An influential House committee is taking a deeper dive into the cybersecurity risks associated with legacy technology throughout the healthcare industry and asking for stakeholders to help policymakers establish possible solutions moving forward.
Calling healthcare cybersecurity a “complex, nuanced challenge with many different contributing factors,” lawmakers zeroed in on legacy devices as the “root cause” of many security incidents, according to a request for information (PDF) issued by the Energy and Commerce Committee last week.
The request acknowledged the simplest recommendation is to replace legacy technology with updated equipment. But the healthcare industry finds itself in a predicament with no easy solutions. Medical technology is more specialized with fewer replacement options for legacy devices. The cost of replacement is much higher than that of consumer technology, and for hospitals with thin operating margins, updating equipment often means sacrificing another portion of its budget.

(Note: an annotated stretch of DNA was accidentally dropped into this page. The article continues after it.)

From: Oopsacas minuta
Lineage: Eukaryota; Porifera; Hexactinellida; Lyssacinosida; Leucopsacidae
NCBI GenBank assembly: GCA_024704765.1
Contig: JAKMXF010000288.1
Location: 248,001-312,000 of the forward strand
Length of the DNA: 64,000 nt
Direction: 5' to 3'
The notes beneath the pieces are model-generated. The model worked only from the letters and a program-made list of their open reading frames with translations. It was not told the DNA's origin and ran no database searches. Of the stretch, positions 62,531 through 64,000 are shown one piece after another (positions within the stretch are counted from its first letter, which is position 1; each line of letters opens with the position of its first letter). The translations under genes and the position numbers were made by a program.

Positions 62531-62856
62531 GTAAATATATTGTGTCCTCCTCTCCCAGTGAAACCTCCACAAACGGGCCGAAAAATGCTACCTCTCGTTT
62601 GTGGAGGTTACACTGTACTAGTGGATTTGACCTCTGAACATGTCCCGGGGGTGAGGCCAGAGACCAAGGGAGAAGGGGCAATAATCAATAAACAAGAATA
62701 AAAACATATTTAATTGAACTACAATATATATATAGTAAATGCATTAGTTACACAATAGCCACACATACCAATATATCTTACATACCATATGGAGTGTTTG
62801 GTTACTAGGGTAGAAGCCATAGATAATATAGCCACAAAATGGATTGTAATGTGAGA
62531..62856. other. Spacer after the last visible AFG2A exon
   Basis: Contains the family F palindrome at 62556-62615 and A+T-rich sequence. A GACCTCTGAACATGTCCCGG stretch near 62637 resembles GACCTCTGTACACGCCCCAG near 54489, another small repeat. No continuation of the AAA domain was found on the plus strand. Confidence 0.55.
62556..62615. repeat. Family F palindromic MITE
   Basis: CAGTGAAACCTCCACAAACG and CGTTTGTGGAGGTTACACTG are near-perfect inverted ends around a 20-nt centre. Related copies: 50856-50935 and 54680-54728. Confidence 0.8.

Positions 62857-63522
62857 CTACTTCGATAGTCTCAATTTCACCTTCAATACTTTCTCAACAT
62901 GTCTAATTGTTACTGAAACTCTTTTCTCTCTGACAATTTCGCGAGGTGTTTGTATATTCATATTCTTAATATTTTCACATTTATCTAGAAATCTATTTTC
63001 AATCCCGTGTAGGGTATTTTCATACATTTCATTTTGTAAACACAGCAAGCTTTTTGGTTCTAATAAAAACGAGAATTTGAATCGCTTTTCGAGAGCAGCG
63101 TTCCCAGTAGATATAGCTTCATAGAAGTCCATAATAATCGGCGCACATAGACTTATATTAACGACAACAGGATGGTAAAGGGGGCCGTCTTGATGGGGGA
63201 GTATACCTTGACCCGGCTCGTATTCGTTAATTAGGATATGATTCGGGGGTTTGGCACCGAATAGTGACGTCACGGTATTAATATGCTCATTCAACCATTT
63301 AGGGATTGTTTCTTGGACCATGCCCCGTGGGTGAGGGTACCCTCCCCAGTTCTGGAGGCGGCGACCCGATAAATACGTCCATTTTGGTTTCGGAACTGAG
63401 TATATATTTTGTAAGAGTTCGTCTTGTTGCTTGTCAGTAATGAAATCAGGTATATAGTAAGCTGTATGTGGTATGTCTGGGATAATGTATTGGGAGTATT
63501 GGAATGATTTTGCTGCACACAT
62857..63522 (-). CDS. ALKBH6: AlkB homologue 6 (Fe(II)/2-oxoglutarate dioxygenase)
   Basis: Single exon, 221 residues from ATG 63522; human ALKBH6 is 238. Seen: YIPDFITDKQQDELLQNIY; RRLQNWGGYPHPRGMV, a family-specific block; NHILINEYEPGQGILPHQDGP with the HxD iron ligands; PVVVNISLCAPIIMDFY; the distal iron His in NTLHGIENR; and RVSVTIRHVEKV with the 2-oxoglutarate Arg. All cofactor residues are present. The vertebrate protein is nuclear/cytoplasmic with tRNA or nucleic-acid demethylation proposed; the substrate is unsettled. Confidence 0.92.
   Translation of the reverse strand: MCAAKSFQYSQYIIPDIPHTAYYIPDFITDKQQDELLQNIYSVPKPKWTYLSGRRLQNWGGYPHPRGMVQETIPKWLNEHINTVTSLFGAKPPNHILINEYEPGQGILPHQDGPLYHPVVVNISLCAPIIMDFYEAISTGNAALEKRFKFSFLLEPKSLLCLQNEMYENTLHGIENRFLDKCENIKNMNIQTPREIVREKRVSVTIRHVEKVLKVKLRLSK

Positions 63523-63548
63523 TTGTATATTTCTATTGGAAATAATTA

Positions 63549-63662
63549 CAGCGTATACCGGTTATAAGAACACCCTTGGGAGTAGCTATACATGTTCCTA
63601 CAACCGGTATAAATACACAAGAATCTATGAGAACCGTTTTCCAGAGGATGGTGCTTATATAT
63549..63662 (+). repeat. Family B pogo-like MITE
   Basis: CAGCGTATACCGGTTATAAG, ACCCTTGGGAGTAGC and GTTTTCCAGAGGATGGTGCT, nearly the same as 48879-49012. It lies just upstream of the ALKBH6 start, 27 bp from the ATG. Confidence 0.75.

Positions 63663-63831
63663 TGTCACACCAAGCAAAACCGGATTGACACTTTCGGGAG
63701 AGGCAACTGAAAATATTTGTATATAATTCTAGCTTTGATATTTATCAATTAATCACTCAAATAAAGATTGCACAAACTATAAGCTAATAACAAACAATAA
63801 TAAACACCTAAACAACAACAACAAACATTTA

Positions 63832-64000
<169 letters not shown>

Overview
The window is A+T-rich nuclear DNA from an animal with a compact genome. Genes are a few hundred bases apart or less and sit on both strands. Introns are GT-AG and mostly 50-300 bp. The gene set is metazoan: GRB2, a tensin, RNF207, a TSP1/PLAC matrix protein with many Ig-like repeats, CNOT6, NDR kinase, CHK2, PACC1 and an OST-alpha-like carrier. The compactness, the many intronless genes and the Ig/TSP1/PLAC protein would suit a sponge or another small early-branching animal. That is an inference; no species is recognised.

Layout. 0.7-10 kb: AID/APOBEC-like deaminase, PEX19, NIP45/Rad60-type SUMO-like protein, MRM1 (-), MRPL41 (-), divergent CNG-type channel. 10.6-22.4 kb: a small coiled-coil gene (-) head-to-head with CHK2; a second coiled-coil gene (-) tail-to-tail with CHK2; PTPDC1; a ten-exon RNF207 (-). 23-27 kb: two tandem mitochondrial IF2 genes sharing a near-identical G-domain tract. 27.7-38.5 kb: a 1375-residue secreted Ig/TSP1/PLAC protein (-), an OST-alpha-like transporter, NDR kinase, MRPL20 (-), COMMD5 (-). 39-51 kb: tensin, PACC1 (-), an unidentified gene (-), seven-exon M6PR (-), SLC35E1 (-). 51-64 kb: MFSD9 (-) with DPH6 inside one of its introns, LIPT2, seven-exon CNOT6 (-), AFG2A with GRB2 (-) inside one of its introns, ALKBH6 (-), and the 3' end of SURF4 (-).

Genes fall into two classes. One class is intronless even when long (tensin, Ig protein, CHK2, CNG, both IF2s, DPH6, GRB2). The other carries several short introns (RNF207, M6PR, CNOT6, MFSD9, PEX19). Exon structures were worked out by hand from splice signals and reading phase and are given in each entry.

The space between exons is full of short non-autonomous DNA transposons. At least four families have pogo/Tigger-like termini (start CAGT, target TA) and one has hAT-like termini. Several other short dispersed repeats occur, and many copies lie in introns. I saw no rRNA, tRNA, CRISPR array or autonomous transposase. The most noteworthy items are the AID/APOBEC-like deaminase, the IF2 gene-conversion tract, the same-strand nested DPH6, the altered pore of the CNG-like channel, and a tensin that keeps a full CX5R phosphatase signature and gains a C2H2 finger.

Some have called for manufacturers to maintain support for legacy technology throughout its lifecycle, but the committee argued that diverting resources to older systems would “likely have significant impacts on their ability to provide new and innovative technologies.”
“The challenges created by legacy technologies are, by definition, decades in the making,” the House committee wrote, requesting additional input from stakeholders in every sector. “They implicate dozens of diverse stakeholders with different and at times competing equities, and they have no clear solutions.”
Exactly how to manage a glut of legacy systems throughout the industry has been up for debate, particularly after the WannaCry attack last year that took advantage of a vulnerability in outdated operating systems.
One suggestion, included in the Department of Health and Human Services Cybersecurity Task Force report released last year, is a program similar to Cash for Clunkers, a federal initiative aimed at getting old cars with poor fuel efficiency off the road.
Meanwhile, the Food and Drug Administration wants to devote more funding to medical device cybersecurity by creating a “go-team” that could assist with response efforts and help identify key vulnerabilities. The agency is also considering requiring manufacturers to include a “bill of materials” to allow hospitals to better manage networked devices.